willandmegan

"Stuart rose from the ditch, climbed into his car, and started up the road that led toward the north…. As he peeked ahead into the great land that stretched before him, the way seemed long. But the sky was bright, and he somehow felt he was headed in the right direction." (from Stuart Little by E.B. White)


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New Tree Display edit

Just when William and I thought we had reviewed the entire selection of chocolates offered at our surrounding stores, a brand called New Tree Gourmet Chocolate popped up! This fresh, modern brand focuses on the added flavor attributes of natural extracts to compliment the taste of their chocolate. They also use non-GMO emulsifiers which is positive for those seeking a sweet treat without modified or artificial ingredients. With a line of bars extending from the standard Dark (66% cocoa solids minimum) to a vibrant Ginger, it’s worth noting that New Tree focuses on creating Belgian chocolates with “all-natural” flavors and extracts. This includes a product that “features 2 times more fiber than regular chocolate”.

To avoid both the possibility of being critical or biased we aimed to compare overall experience to the broad spectrum of store bought chocolates vs. artisan small batch chocolate. In this tasting the array of textures were notable as well as how well the chocolate contained naturally infused flavors.

All chocolates were “Belgian Chocolates”, 66% cacao, and weighing in at 2.82 ounces.

New Tree Cherry edit

Cherry Chocolate (Origin: Latin America)

Texture: Tiny granules, truffle

Flavor: Confectionery sugar, graham cracker, this is a straight-up cordial cherry chocolate with a flavor that builds and ends on bright fruity notes.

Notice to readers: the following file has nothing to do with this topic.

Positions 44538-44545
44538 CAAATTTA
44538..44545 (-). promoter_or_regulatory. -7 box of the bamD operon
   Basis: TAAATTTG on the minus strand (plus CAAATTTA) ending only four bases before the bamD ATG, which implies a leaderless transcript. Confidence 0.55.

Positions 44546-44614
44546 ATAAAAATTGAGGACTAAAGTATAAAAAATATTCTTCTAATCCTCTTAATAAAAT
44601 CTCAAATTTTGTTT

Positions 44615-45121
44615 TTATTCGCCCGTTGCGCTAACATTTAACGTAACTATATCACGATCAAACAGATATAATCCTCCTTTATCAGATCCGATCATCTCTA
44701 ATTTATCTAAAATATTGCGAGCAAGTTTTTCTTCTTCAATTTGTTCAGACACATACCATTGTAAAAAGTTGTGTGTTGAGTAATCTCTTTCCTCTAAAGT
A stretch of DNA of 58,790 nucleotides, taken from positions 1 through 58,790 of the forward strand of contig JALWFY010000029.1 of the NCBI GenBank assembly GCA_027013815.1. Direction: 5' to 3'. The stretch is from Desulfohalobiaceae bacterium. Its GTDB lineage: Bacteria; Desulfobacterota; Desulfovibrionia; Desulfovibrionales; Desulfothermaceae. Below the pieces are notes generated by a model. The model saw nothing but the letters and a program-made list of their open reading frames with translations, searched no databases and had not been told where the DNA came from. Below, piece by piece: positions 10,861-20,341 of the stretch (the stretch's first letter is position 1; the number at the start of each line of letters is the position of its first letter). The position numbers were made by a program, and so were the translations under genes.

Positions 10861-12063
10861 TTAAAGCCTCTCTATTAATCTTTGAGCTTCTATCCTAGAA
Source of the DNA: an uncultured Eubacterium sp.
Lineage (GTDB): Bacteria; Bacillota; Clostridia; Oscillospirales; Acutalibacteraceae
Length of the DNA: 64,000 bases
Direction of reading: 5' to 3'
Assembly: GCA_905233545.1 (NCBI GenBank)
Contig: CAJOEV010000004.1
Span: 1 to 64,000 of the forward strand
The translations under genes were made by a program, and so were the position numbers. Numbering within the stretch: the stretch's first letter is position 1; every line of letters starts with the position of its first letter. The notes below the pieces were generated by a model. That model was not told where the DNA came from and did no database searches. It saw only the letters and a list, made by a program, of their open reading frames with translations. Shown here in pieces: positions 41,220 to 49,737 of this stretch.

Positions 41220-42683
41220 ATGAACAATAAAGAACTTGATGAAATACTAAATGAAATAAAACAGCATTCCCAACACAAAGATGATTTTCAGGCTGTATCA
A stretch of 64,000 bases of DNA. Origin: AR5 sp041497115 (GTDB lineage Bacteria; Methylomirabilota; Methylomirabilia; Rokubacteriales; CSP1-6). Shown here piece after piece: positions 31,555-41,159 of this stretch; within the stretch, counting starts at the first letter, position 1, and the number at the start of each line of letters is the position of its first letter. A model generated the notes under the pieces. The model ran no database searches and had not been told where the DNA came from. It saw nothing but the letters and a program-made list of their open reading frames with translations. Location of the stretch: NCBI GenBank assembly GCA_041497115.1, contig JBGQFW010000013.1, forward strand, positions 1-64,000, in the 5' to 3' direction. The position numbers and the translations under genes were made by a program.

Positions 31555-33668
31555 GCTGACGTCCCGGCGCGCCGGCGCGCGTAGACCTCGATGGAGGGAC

New Tree Ginger edit

Ginger Chocolate (Origin: Latin America)

Texture: Generous amounts of candied ginger

Flavor: Bright, warm, up-front ginger flavor. Sweetness of cane sugar compliments while ginger climbs to a “nose-clean”. This is a great bar for those who can’t handle intense ginger.

New Tree BlackCurrant edit

Blackcurrant Chocolate (Origin: Latin America)

Texture: Rich, fibrous

Flavor: Tart fruit pulp, minerals, “Smuckers Jelly”, overall fruit taste with bitterness of currants.

New Tree Dark edit

Dark Chocolate (Origin: Dominican Republic and Peru)

Texture: Syrupy

Flavor: Molasses, oats, overall subtle flavors with little complexity.

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Rothaus German Beer Tasting

rothaus display edit

It’s crazy to think that we are already into the month of July. Birthday events, full time work schedules and a wedding engagement have thrown Megan and I into a whirlwind of planning. Somehow we managed to prepare at least two upcoming blogs and one from the month of May that was never brought to completion. We prepared a tasting of three different beers from Rothaus.

Rothaus is a brewing company in Grafenhausen, Germany. They have a highly successful line of beers including a Pils that is rated as one of the best. Comparatively, we felt that all three compared to the American standard of beer such as Budweiser, Labatt, Pabst etc. The notable difference however, was Rothaus’ unique bottle graphic and foil seal.

Rothaus Ef Weis edit

Hefeweizen Zäpfle (Alc. 5.4 % Vol.)

Taste: Citrus, orange zest, fruit pulp, metallic.

Aroma: bubblegum, watermelon rind, banana bread.

Color: Caramel, hazy amber.

Lacing: Heavy

eis zapf edit

Märzen Export Eis Zäpfle (Alc. 5.6 % Vol.)

Taste: Floral, apple

Aroma: Buckwheat honey, mild pine, buttered meat.

Color: Clear, golden

Lacing: Little/none

Pils edit

Pils tannenzäpfle (Alc. 5.1 % Vol.)

Taste: Floral, pine, “Labatt”

Aroma: Marigold, honey, urine

Color: Clear yellow, “Redbull” lemon

Lacing: Medium/low

bottle series edit

Water tower (7)

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“American Laundry”

Located on Buffalo Road in Rochester, NY

Characteristics: Rusted metal, brown/orange paint, graffiti, text (AMERICAN LAUNDRY), conical top

Details: Take Buffalo Rd. (33) east through Mt. Read. Roundabout (stay on Buffalo Rd.) continue straight until the road curves right sharply. Tower can be viewed from the street atop of a building before Buffalo Rd. turns south and becomes Grover St. Situated in a low income and industrial area.